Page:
This outrage against the Somali people is ‘justified’ on the basis of a number of murky episodes involving the kidnap of tourists variously ascribed to Somali pirates and al-Shabaab. Whether these incidents are genuinely connected to al-Shabaab or are simply a provocation engineered by imperialism, it is clear that the scale and ferocity of the attacks are nothing to do with helping kidnap victims and everything to do with a joint Washington/Paris attempt to recolonise Somalia, assisted by African proxies in the region.

Mobilising black against black

As is the custom in colonial wars, it is African boots that are to hit the ground and African lives that are to be sacrificed on the altar of imperialist greed, whilst French sailors bombard from the sea and CIA computer geeks send in the drones from Foggy Bottom.

The Workers World report continues: “Kenyan military leaders are anticipating heavy fighting in their efforts to take the town of Afmadow. Heavy rains have stalled the Kenyan military advances as hundreds of residents have fled in order to avoid the impending assault. Kenyan military spokesperson Major Emmanuel Chirchir said: ‘Most likely man-to-man battles will occur in Afmadow.’

Obama’s pretended surprise at the Kenyan invasion was not convincing, given that US officials had earlier told the press that Washington was putting pressure on the Kenyan government to take action inside Somalia. This pressure upon West-backed stooge regimes to sacrifice their own people in pursuit of imperialist interests can only intensify as the crisis deepens, in turn exposing those regimes to popular overthrow, bringing to the fore new anti-imperialist giants like Gaddafi and bringing into the fight ever wider forces.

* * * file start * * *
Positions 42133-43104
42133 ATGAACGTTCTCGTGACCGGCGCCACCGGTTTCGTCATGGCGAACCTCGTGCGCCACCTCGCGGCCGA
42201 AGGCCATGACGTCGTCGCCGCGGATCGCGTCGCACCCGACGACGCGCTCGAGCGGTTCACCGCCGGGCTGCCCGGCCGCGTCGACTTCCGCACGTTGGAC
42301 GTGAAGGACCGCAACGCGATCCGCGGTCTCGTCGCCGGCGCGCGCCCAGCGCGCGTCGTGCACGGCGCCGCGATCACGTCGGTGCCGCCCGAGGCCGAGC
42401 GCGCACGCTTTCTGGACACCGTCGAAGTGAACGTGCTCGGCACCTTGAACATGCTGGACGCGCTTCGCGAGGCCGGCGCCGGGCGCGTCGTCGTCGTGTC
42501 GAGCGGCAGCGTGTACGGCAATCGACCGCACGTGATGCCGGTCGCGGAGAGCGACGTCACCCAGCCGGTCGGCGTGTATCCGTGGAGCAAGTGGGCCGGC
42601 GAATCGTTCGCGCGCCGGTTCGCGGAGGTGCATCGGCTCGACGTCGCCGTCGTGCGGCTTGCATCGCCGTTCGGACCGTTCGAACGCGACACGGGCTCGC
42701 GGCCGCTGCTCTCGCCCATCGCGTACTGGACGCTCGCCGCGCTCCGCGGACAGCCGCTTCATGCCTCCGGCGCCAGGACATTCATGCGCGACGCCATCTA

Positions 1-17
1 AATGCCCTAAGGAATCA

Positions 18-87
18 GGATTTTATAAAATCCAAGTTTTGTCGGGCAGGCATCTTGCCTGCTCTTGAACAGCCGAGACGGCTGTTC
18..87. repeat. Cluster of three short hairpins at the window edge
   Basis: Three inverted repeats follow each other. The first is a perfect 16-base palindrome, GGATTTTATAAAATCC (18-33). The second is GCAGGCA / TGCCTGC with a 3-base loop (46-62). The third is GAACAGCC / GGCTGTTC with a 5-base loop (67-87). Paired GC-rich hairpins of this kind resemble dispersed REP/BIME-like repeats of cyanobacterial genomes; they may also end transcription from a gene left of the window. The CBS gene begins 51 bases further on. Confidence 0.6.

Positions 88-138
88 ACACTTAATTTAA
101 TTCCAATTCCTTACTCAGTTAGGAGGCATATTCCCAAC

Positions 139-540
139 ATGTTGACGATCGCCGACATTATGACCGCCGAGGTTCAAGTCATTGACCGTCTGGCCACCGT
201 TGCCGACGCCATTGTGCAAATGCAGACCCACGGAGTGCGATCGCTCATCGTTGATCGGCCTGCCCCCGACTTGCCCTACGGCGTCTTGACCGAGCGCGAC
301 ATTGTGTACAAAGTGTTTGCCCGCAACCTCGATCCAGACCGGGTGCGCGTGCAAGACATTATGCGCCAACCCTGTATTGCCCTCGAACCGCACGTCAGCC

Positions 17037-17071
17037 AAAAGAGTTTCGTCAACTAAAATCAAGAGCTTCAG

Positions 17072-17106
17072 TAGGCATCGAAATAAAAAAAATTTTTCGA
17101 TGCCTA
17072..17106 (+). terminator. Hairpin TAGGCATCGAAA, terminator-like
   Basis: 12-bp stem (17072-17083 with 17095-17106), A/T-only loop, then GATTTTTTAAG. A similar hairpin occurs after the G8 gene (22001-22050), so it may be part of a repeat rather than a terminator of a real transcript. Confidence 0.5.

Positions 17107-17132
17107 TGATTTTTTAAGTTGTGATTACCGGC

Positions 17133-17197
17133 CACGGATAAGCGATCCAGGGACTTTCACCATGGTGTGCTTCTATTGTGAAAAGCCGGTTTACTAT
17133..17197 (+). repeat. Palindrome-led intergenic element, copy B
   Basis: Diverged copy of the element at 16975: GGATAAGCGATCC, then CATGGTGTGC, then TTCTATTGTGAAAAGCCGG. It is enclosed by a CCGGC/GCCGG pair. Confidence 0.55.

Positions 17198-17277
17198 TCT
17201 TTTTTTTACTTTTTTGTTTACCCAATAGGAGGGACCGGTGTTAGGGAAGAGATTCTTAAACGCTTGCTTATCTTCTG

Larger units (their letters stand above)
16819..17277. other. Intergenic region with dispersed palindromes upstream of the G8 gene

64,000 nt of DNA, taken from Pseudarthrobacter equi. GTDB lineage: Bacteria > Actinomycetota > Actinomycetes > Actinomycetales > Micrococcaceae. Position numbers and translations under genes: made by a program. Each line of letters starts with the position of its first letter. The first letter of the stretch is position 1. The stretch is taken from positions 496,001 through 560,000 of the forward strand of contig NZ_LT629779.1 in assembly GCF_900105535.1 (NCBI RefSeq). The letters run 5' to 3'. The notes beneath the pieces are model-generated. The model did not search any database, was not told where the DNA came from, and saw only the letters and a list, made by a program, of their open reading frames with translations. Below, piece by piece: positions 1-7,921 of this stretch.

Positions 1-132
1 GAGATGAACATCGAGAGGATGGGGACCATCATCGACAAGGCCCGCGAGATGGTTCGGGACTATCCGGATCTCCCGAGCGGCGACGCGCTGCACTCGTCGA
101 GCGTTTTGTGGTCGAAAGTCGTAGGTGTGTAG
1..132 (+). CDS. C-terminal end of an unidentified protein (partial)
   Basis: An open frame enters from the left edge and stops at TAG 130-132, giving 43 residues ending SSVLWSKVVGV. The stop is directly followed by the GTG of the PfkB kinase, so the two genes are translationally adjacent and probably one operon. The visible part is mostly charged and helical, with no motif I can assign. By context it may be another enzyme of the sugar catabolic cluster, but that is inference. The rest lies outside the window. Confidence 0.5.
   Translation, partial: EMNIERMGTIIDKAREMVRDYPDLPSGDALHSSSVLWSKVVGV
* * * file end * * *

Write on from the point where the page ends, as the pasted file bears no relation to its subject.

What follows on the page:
Indeed, the New York Times of 13 October reported that Museveni’s regime was coming under severe pressure from widespread Arab spring-style protests caused by the escalating cost of living. (‘Discontent simmers in a market as Uganda’s economy staggers’ by Josh Kron)

Curiously, the same report claimed that the regime had stamped out the Lord’s Resistance Army (LRA). Yet the very next day the same paper reported the LRA’s miraculous resurrection, just in time to serve as a pretext not only for the imposition of US ‘military advisers’ upon Uganda (hard on the heels of the recent oil discoveries in that country) but also for their intrusion into all the other places the LRA had supposedly sprung up, namely South Sudan, the Central African Republic and the Democratic Republic of Congo – “subject to the approval of each respective host nation”, of course! (‘Armed US advisers help fight African renegade group’ by Thom Shanker and Rick Gladstone, New York Times, 14 October 2011)

Imperialism cannot but drive deeper into war, the deeper its crisis becomes. With every fresh step it takes in its desperate struggle to turn back the clock and recolonise Africa, it will doubtless find or make up new scapegoats to justify its fascist aggression, whether it is al-Qaeda, al-Shabaab, the LRA or some new bugbear not yet invented.

But all these efforts to undo the long years of anti-colonial struggle that shaped the history of Africa, to transform neo-colonial tutelage back into outright colonial slavery at the point of a gun, will fail as dismally as the occupations of Palestine, Afghanistan, Iraq and Libya surely will. With this latest futile attempt to escape the consequences of its own crisis by forcibly reversing the tide of history, imperialism can only accelerate its own journey to the knackers’ yard.